Now that really was food porn.

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Hi Bill, ...it's about 95F in the shade here and plenty humid. Like a cool spring day for you!

 

No... you're (currently) hotter than Vietnam. ;p Here in Vung Tau, it's 5:55 a.m. and 77F with a forecast high of 84F this afternoon - perfect! It very rarely goes above 95F because of the moderating effect of the ocean.

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Does anyone have an idea when Silversea will post the rest of the 2020 itineraries ?

 

See the opening post.

 

We are not allowed to tell you here. If we did I am afraid that we would have to kill you. :D

 

Start a new thread!

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Yum, thinking about choucroute now. Had some in Brussels that was particularly nice. With Gewurztraminer, of course!

 

Spins, good news about the trimmed layover. I guess I fit into Jeff's American stereotype because I was going to recommend the Grande Bretagne. Have stayed there a few times and always enjoy it. Only problem is that it's right on Syntagma Square, and across from Parliament. So if there is a demonstration, it's right there in your face. Enjoyed the suite/sweet pictures that Jeff posted of the Intercontinental. I have driven by there a few times and I am not as excited by the location, so Grande Bretagne so far always wins for me.

 

Archipelago, thanks for asking but unfortunately Jeff is right. We have been forbidden from discussing anything related to Silversea on this forum. Luckily the punishment isn't quite as severe as he said... So if you post your question in a different thread we will happily answer.

 

Davey, also looking forward to pics of those fries. We were home later than usual and had errands to run so a quick burger and fries for dinner tonight. Yummy but not fancy.

 

Bill, glad to hear that you have ocean breezes to keep it pleasant. I don't know much at all about your part of the world - but glad to learn!

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Bill, glad to hear that you have ocean breezes to keep it pleasant. I don't know much at all about your part of the world - but glad to learn!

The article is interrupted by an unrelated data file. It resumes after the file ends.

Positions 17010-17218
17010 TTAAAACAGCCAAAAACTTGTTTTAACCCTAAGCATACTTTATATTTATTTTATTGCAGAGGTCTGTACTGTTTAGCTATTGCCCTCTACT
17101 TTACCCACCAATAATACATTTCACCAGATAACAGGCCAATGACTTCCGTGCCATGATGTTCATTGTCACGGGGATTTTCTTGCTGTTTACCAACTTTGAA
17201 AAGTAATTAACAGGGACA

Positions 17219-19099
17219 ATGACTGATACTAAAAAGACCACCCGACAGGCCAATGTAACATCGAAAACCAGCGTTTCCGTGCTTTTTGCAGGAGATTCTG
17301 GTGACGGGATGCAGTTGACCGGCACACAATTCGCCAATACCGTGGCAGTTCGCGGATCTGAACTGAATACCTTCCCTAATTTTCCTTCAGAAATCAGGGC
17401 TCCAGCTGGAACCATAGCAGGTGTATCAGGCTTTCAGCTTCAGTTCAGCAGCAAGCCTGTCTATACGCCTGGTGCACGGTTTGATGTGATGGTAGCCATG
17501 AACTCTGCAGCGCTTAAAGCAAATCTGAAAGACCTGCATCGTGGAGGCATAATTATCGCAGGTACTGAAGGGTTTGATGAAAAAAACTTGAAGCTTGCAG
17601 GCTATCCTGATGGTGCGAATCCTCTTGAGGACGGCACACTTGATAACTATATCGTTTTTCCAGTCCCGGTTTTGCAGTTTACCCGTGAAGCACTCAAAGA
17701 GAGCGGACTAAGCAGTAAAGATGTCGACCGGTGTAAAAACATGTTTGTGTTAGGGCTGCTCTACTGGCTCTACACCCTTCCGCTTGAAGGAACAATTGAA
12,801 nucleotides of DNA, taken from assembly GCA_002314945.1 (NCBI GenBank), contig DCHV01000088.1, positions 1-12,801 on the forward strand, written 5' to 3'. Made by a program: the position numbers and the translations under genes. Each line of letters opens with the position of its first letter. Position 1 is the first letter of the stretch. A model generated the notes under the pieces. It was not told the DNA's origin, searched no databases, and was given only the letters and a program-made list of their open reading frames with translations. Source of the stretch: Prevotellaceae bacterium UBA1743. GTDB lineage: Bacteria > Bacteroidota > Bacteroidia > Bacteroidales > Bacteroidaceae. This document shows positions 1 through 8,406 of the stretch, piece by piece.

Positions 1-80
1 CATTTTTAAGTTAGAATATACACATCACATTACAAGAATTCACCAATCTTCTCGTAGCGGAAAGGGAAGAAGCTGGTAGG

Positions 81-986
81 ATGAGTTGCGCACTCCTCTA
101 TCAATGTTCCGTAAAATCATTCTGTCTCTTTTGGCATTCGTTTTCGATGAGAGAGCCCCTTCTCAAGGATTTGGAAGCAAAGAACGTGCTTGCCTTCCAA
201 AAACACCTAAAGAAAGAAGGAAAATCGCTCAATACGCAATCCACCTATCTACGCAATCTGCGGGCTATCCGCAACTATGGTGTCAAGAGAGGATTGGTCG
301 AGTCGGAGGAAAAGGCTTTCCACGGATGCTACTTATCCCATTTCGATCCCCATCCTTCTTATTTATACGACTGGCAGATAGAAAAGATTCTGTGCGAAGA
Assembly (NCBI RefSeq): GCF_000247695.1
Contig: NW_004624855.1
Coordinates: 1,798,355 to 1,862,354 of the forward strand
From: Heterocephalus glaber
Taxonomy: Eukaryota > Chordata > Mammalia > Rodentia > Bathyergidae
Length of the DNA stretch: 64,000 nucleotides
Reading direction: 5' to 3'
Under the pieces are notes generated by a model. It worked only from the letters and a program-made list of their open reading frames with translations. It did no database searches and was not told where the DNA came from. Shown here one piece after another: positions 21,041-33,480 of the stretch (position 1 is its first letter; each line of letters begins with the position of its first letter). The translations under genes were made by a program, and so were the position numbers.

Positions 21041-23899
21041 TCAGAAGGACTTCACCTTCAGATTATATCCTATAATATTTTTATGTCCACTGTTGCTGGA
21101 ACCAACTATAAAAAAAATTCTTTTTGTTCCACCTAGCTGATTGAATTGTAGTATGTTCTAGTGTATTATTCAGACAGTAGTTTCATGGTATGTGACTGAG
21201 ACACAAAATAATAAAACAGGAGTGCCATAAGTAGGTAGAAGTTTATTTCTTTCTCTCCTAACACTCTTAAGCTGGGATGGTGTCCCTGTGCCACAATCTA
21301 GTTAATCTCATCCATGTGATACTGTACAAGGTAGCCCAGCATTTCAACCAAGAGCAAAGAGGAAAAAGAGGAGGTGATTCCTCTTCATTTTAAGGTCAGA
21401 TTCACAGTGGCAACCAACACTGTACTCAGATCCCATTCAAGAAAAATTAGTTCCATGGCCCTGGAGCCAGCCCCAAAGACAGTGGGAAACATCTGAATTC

There are only two seasons here:

- hot and dry

- hot and wet.

 

It's currently 'the wet'. While it rarely goes above 95F, 95 is not at all unusual (in either season).

 

EDIT: P.S. My apartment does not have heating. It does, however, have two air conditioners.

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Bill...I could cope nicely in that climate! I yearn to leave the icy fingers of winter behind!

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Bill...I could cope nicely in that climate! I yearn to leave the icy fingers of winter behind!

 

Being Canadian, I understand. ;) I'll never forget the first time I could go out in the rain without 'bundling up'... it just seemed so WEIRD!

 

P.S. I have not worn shoes (only flip flops/sandals) or socks since I moved here from China.

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Greetings Coolers!

 

It sounds like you have found your own piece of paradise Bill! Continue to enjoy it!

 

Today's funny...this is how we roll...or row.....

 

38500801_1814793801900976_3056980931848962048_n.jpg?_nc_cat=0&oh=68c7dc557f8a4b380c1293d11b31067a&oe=5C024262

 

 

Have a great day all!

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next, bit of advice seeking any ideas for a good hotel in Athens.

.

 

Hi Spins,

Last time I was in Athens (2014), I stayed at the Hera Hotel:

https://www.herahotel.gr

It's a very friendly, reasonably upscale, boutique hotel centrally located with a useful rooftop bar and restaurant with good views of the Acropolis.

Not as posh as other recommendations maybe, but very satisfactory and probably less expensive.

Looking forward to Sept!

B

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Ha Ha Ha J! When I said "this is how we roll" I did not mean "Rolls". :) We have one car and it is a Saturn Ion (2007). Myster was a fan of the polymer side panels. It works for us and allows us to spend our money are more entertaining life options.